THE recent commissioning of Abia Specialist and Diagnostic Hospital, Umuahia, which was the first of its kind in the South East zone is already achieving its purpose with patients trooping down there to receive one renal treatment or the other.
A visitor to the hospital, situated along Aba Road, will not miss the beehive of activities within the hospital and its environs. This is a pointer that the project was well conceived by the Abia State government and actualised in partnership with a private organisation.
The establishment of the hospital is another milestone in the numerous achievements of the state government, especially in health sector that was hitherto in shambles.
Before now, such haemodialysis facilities are known to be few in Nigeria and almost absent in the South East zone. It was in 1981 that the Lagos University Teaching Hospital, LUTH, established its own centre and it took more than a decade before the University College Teaching Hospital, UCH, Ibadan did the same. For Abia State University Hospital, ABSUTH, it was in 2013.
Today there are over 20 dialysis centres across Nigeria serving a population of over 160 million people. Most of the centres are concentrated in the South West with a handful of them in the South East.
Even then, the dialysis machines at the centres are grossly inadequate such that some patients who require haemodialysis treatment sometimes die on the waiting queue before it gets to their turn. Statistics show a global figure of 50 million persons suffering from renal disease annually. And here in Nigeria the figure is alarming as 37 million Nigerians are said to be battling with various stages of renal disease with 15,000 new cases annually.
It is also worrisome that records indicate that 3 to 8 per cent of medical admission is due to renal diseases with most of the cases reported as being among the poor in the society who cannot afford treatment abroad.
Today Abia Specialist and Diagnostic Hospital is gradually turning the state to a medical tourists destination. Inside the hospital are a total of seven machines. One of them serves as standby spare, another for HIV patients, while hepatitis patients have one to themselves. The remaining four are left for other patients to avoid complications which may result from contamination of blood.
In addition, the hospital offers a high variety of health package, never seen before, involving Bio-Chemical and radiological diagnostic investigations.
Also in the hospital is a mammography that can scan the female breast and detect cancer at the earliest stage. Computed Tomography, CT scan for short, is a medical technology that uses x-ray and computer to give three- dimensional images of the human body. Also available is the Magnetic Resonance Imaging, MRI, medical diagnostic technique that combines strong magnetic fields, radio waves and computer technology to create images of the body using the principles of nuclear magnetic resonance for total scanning.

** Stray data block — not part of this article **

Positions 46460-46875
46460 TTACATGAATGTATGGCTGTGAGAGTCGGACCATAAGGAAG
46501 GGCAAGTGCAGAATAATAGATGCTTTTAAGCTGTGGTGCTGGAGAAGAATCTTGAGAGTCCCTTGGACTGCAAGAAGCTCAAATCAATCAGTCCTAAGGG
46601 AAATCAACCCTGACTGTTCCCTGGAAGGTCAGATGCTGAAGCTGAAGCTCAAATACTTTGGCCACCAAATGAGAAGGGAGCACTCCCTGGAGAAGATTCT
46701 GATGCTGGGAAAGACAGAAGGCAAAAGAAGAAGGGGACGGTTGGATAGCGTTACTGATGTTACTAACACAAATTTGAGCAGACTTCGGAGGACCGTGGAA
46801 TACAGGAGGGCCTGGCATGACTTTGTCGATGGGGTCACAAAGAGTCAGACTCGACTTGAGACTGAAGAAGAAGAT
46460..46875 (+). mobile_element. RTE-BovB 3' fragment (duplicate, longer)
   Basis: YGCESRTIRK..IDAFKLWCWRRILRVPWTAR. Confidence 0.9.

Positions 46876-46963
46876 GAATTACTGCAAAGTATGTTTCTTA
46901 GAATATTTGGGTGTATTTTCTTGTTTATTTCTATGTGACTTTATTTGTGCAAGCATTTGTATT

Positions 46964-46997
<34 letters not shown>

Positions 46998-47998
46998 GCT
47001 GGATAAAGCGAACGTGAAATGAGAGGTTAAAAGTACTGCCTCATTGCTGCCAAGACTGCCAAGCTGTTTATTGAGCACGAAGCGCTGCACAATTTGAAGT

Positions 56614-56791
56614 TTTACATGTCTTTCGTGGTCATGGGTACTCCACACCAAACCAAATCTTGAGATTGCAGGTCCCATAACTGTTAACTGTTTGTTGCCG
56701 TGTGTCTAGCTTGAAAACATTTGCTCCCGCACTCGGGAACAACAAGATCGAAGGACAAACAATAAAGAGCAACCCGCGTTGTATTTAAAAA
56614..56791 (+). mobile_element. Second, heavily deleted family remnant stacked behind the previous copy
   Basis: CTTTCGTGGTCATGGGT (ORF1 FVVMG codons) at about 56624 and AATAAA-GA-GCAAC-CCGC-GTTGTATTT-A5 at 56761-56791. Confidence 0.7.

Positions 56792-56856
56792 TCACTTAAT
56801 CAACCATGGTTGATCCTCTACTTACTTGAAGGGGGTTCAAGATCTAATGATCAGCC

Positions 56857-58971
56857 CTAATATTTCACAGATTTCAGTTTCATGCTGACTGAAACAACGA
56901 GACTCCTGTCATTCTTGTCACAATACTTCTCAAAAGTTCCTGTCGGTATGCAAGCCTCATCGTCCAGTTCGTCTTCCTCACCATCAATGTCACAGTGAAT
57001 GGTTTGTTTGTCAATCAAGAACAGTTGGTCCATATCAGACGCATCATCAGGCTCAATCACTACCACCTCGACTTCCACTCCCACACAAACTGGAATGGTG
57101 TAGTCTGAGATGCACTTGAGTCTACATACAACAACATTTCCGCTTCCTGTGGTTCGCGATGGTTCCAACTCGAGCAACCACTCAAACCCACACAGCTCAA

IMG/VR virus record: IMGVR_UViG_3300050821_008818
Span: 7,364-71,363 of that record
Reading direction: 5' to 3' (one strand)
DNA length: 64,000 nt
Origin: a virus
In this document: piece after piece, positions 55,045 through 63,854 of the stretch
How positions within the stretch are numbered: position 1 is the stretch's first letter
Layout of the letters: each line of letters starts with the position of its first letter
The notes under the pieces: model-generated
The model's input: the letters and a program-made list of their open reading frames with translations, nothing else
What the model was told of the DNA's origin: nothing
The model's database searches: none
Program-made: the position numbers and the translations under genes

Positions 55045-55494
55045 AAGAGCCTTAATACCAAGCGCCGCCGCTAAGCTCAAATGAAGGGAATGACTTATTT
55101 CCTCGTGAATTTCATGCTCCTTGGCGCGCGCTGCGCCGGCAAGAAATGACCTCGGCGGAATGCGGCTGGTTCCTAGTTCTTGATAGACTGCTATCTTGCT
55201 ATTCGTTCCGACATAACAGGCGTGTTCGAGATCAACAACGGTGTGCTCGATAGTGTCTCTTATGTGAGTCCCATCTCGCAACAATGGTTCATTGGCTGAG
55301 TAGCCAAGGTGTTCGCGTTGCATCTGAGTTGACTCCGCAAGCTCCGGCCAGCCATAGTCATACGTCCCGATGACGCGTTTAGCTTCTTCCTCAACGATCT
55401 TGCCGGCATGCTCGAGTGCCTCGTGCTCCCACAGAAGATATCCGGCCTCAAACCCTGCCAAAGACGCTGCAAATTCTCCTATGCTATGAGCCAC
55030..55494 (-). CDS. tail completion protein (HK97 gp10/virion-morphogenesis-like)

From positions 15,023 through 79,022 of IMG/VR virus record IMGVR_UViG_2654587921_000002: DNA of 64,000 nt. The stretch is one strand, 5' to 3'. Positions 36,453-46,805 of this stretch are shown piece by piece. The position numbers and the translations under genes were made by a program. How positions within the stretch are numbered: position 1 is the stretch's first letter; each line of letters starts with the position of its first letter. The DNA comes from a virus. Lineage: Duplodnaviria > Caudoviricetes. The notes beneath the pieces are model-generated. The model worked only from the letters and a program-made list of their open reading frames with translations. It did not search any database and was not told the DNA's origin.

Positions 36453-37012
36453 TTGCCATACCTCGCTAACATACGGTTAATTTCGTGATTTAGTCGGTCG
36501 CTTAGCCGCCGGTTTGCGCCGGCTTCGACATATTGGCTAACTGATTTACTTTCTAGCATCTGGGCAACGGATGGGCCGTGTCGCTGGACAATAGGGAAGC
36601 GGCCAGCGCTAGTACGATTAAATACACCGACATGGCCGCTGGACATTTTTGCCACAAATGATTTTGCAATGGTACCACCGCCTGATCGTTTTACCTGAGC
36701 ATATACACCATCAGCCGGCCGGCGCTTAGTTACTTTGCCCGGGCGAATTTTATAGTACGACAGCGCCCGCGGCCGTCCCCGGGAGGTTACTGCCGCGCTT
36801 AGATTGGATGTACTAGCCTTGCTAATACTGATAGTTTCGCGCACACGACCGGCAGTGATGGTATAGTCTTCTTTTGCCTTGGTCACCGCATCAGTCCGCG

With this feat, coupled with numerous others in the health sector, government has shown its total commitment to adequate healthcare delivery in state.
Not resting on its oars, the state government has made fund available for the establishment of an ophthalmology centre within the specialist hospital to cater for visually impaired patients. It has also commenced plans for the construction of 100-bed capacity hospitals in nine council areas of the state in addition to renovating general hospitals that need attention.
The state government has also equipped and up-graded one hospital in every senatorial zone into a referral hospital for specialist treatment and diagnosis. It has undertaken a massive re-equipping and modernisation of the Amachara General Hospital as the pilot hospital for Abia Central Senatorial Zone and the Abia State University Teaching Hospital Aba to serve the people of Abia South Senatorial Zone, while the Umunnato General Hospital is to serve as the Specialist Hospital for the Abia North Senatorial Zone.
These were not only done, they are functional and serving the purposes they were built for by the government. So one should not be surprised by the numerous awards so far conferred on the state governor by different health organisations.
Health staff members in the state are among the best paid in the country today. That is why they hardly go on strike as being witnessed in other states. With the remarkable giant strides of the state government in the sector, most private hospitals in the state which were then having field are facing low returns as patients prefer government hospitals that are well-equipped and affordable, courtesy of the state government’s quick intervention.
ROMANUS UWA, a medical doctor, wrote from Aba, Abia State.